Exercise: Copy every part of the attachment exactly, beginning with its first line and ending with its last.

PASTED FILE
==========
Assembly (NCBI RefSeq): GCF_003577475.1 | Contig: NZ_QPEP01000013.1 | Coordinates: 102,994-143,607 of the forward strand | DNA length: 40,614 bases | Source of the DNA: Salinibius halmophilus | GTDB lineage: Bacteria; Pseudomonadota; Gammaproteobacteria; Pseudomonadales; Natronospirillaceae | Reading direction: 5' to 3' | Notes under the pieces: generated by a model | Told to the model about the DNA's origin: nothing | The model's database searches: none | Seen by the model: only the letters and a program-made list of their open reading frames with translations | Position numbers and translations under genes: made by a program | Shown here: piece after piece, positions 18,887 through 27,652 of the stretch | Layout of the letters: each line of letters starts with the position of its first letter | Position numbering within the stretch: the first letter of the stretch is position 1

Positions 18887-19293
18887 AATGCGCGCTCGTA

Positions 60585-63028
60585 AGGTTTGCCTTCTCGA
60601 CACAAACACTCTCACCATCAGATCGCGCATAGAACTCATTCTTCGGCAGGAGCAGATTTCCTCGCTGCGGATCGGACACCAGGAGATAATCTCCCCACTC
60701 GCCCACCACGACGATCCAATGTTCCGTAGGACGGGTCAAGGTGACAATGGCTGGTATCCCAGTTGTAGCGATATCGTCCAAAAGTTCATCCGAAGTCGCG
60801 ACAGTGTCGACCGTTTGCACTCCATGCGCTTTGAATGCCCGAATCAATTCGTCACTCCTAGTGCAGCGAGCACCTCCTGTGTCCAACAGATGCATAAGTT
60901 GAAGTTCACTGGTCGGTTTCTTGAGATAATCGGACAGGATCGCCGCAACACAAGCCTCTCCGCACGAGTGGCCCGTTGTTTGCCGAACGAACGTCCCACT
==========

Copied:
Assembly (NCBI RefSeq): GCF_003577475.1 | Contig: NZ_QPEP01000013.1 | Coordinates: 102,994-143,607 of the forward strand | DNA length: 40,614 bases | Source of the DNA: Salinibius halmophilus | GTDB lineage: Bacteria; Pseudomonadota; Gammaproteobacteria; Pseudomonadales; Natronospirillaceae | Reading direction: 5' to 3' | Notes under the pieces: generated by a model | Told to the model about the DNA's origin: nothing | The model's database searches: none | Seen by the model: only the letters and a program-made list of their open reading frames with translations | Position numbers and translations under genes: made by a program | Shown here: piece after piece, positions 18,887 through 27,652 of the stretch | Layout of the letters: each line of letters starts with the position of its first letter | Position numbering within the stretch: the first letter of the stretch is position 1

Positions 18887-19293
18887 AATGCGCGCTCGTA

Positions 60585-63028
60585 AGGTTTGCCTTCTCGA
60601 CACAAACACTCTCACCATCAGATCGCGCATAGAACTCATTCTTCGGCAGGAGCAGATTTCCTCGCTGCGGATCGGACACCAGGAGATAATCTCCCCACTC
60701 GCCCACCACGACGATCCAATGTTCCGTAGGACGGGTCAAGGTGACAATGGCTGGTATCCCAGTTGTAGCGATATCGTCCAAAAGTTCATCCGAAGTCGCG
60801 ACAGTGTCGACCGTTTGCACTCCATGCGCTTTGAATGCCCGAATCAATTCGTCACTCCTAGTGCAGCGAGCACCTCCTGTGTCCAACAGATGCATAAGTT
60901 GAAGTTCACTGGTCGGTTTCTTGAGATAATCGGACAGGATCGCCGCAACACAAGCCTCTCCGCACGAGTGGCCCGTTGTTTGCCGAACGAACGTCCCACT